Was the fact that Matt Patricia and Joe Judge called offensive plays for the Patriots during Thursday’s preseason opener a sign of a true competition or a mere ruse?
When asked during the assistant coaches’ media availability before Monday’s practice, Patricia seemed to hint the answer leaned closer to the latter.
“Honesty it’s just collaborative,” Patricia replied when asked to describe the offensive coaching arrangement with Belichick and Judge during training camp. “We follow Coach Belichick’s lead. I’m just trying to do my job to my best ability, whatever he asks me to do…we’re all just working together right now which is the great part about it.
Notably, that meant handing off play-calling duties on Thursday after a quarter or so and serving in his more traditional “offensive line coach” capacity while Judge ran the offense.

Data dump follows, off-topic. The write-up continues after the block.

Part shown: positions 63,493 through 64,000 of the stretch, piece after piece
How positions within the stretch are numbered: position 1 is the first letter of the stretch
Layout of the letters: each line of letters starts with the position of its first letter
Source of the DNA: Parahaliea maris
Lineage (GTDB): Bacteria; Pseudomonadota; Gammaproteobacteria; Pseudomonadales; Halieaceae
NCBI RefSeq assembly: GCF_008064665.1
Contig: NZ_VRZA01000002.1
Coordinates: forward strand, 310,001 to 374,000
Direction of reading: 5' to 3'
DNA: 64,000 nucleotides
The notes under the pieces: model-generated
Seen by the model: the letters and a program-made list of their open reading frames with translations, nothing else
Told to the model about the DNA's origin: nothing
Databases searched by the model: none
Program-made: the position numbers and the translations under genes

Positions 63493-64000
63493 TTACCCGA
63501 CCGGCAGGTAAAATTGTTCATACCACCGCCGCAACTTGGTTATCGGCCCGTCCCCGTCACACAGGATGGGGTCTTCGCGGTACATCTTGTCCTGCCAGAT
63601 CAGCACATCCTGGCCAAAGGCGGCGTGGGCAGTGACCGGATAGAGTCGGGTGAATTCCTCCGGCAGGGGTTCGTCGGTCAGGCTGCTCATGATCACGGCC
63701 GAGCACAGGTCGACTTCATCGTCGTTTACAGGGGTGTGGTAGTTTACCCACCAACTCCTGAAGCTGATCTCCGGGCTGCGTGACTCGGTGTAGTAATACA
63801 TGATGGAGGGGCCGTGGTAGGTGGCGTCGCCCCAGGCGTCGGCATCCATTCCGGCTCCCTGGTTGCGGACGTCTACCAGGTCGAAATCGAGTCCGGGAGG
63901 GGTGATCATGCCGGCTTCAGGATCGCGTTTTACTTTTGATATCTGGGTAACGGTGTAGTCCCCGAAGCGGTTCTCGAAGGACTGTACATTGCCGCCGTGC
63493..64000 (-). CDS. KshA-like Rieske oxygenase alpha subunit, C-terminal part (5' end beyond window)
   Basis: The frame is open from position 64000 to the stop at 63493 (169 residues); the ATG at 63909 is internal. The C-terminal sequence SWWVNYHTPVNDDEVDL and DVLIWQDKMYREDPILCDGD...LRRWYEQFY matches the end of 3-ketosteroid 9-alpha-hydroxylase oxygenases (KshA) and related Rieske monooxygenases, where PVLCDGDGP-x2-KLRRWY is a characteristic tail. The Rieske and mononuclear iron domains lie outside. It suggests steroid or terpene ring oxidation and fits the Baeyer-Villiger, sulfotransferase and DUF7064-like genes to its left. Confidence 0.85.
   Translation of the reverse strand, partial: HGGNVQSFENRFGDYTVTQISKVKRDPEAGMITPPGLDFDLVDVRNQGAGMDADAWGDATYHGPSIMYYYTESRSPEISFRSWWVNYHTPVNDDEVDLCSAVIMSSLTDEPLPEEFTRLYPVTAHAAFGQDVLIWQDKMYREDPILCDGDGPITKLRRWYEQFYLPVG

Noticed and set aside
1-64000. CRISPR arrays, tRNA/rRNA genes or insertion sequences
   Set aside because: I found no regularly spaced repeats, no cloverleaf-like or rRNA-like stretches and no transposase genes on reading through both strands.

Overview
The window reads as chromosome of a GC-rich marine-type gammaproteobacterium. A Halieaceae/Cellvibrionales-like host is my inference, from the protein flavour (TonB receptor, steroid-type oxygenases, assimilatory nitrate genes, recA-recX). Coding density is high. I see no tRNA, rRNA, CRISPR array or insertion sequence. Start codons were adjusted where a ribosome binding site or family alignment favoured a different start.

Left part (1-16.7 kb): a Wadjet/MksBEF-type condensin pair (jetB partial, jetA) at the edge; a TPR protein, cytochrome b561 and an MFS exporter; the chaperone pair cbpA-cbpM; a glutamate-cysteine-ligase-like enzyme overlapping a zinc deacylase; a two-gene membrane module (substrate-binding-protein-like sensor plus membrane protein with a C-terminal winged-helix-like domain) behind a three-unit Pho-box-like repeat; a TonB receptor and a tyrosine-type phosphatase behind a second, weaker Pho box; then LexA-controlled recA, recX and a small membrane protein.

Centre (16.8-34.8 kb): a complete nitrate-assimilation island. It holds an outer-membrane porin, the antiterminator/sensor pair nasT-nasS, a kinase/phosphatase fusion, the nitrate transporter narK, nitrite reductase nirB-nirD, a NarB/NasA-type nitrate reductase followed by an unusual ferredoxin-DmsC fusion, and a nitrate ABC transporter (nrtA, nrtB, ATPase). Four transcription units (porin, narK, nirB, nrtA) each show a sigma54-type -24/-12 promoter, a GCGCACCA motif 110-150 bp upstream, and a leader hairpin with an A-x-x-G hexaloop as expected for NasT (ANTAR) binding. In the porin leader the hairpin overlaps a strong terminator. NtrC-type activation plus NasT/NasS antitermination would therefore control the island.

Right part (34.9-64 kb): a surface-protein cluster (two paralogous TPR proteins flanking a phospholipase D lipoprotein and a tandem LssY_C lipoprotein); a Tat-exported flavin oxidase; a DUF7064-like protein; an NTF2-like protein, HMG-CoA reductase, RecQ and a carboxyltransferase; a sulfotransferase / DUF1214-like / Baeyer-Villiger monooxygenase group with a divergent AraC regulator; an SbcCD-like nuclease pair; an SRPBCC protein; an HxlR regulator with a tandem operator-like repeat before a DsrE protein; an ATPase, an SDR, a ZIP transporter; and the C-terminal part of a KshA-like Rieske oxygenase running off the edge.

So does that mean Patricia feels Belichick is making him duel with Judge to call plays?
“No,” Patricia said. “We’re just 100 percent trying to make sure we do everything possible as coaches to allow our players to go and do everything they can on the field. That’s the important part, not the rest of it.”
Take it with a grain of salt if you will, of course. There’s no reason to think Bill Belichick would allow his assistant coaches to openly declare they were competing to call plays, after all.
But the way the Patriots have operated in practice since mandatory minicamp has unwaveringly suggested Patricia was the clubhouse leader to call offensive players.
That’s why having Patricia call players for just two offensive series — the two that involved the “starting offense” — before giving way to Judge and then spending more time with the offensive line threw a lot of people for a loop.
But unless the Patriots begin to give Judge more burn as a play-caller when the first-team offense plays during joint practices and preseason games, that odd piece of the “process” Belichick alluded to Thursday night might have been much ado about little.